Archival Finding Aids
What is a Finding Aid?
A finding aid is a tool created by records professionals to give information about the contents of archival collections. Finding aids provide detailed inventories to help researchers locate relevant materials.
The Physics History Finding Aids Website (PHFAWS) was implemented in 1999 with support from the National Endowment for the Humanities. It currently has finding aids from more than 40 archives in the U.S. and the U.K., and we add other institutions regularly. All the finding aids are cross-indexed, which means that researchers can find all the sources for an individuals at the participating archives.
International Catalog of Sources
Other information can be found in the International Catalog of Sources (ICOS).
The ICOS complements the Physics History Finding Aids Website. It gives summary information about thousands of additional collections, including all the holdings in the Niels Bohr Library & Archives. Researchers seeking archival materials should use both databases.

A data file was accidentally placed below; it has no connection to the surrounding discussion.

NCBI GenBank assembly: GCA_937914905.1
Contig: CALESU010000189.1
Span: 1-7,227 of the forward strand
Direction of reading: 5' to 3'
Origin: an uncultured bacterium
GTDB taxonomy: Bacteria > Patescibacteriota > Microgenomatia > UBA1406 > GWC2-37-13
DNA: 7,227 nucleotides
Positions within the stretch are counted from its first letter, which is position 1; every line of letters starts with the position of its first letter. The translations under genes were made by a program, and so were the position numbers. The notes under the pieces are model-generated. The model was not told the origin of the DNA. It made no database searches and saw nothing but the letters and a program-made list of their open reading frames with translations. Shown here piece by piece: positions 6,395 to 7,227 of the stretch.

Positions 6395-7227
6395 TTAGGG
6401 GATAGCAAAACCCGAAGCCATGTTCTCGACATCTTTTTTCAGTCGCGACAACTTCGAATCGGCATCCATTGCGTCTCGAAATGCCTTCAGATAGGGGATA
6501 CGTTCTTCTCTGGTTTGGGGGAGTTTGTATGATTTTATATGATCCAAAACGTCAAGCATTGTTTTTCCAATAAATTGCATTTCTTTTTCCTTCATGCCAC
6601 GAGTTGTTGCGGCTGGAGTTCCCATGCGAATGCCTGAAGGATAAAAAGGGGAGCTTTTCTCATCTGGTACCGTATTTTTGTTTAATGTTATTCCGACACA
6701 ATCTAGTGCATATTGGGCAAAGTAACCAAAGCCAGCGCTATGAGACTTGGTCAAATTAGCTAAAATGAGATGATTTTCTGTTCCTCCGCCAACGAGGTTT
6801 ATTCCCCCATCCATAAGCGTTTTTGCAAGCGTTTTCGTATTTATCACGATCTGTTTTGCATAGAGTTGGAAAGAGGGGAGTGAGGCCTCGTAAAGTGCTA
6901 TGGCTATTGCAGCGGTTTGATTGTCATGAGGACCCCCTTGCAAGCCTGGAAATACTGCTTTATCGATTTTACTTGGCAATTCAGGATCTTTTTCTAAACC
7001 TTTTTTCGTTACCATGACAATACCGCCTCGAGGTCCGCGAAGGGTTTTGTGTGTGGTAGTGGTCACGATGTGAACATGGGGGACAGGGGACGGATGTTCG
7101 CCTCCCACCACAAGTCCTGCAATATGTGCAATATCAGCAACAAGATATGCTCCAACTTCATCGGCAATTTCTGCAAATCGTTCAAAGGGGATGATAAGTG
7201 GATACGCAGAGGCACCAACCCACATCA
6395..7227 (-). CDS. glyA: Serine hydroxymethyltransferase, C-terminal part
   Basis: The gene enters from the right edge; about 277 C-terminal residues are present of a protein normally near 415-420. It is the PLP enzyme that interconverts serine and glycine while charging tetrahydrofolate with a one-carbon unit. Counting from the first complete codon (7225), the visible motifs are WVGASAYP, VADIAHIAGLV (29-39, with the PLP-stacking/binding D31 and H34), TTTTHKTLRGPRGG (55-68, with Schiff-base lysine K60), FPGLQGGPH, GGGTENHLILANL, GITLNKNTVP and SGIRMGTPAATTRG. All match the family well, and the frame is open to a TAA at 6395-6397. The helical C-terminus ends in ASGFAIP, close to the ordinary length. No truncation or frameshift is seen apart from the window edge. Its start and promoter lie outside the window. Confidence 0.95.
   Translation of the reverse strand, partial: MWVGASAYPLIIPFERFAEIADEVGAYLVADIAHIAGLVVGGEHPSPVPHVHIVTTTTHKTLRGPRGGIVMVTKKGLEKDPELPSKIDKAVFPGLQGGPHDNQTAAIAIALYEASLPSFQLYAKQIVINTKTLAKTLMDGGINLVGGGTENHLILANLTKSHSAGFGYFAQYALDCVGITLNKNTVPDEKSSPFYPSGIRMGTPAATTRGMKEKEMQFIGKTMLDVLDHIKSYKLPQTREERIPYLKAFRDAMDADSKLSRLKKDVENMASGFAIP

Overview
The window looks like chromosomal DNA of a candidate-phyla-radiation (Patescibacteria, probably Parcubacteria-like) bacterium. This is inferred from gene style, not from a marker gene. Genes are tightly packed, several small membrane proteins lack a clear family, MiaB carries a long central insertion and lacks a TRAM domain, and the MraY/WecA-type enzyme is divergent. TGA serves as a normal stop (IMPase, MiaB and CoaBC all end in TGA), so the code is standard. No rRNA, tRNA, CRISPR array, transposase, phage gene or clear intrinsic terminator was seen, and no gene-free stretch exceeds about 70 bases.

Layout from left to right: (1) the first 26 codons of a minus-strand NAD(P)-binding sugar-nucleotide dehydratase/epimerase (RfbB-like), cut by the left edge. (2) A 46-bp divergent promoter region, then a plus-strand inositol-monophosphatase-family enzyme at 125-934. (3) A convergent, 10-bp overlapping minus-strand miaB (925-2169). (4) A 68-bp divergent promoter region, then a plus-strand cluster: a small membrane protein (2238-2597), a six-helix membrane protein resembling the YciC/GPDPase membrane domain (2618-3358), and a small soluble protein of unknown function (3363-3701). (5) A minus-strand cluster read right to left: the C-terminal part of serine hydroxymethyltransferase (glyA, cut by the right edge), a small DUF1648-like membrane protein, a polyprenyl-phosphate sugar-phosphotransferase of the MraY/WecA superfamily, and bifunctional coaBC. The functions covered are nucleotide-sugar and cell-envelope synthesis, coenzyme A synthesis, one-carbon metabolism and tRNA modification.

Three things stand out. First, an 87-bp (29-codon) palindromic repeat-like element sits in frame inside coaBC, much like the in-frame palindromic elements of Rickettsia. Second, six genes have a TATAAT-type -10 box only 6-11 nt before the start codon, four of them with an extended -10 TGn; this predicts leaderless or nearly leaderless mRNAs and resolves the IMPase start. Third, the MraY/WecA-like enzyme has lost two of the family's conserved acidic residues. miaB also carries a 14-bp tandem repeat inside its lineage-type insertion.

More about PHFAWS
At the Society of American Archivists Annual Meeting in Denver in August, 2000, we sponsored a session entitled "Everything But Encoding: Costs and Benefits of EAD Consortia" that described the creation of PHFAWSPapers were given by:
- Caroline Moseley, Bowdoin College, Session Chair (Introductory and Closing Remarks)
- Katy Hayes, AIP, ("Nine-Tenths Planning, One-Tenth Tagging: The Physics History EAD Consortium")
- Clay Redding, AIP, ("How Much Does it Cost?: A Comparative Cost Analysis"; later published as: Redding, Clay. 2001. "The economics of a cooperative EAD project." Library Hi Tech, 19(4), pp. 400-407.)
- Megan Sniffin-Marinoff, MIT, ("What's In It for Me?: The Pleasures and Pitfalls of Joining a Consortium").
See our Finding Aids Help page or you may e-mail us at email@example.com or call (301) 209-3177.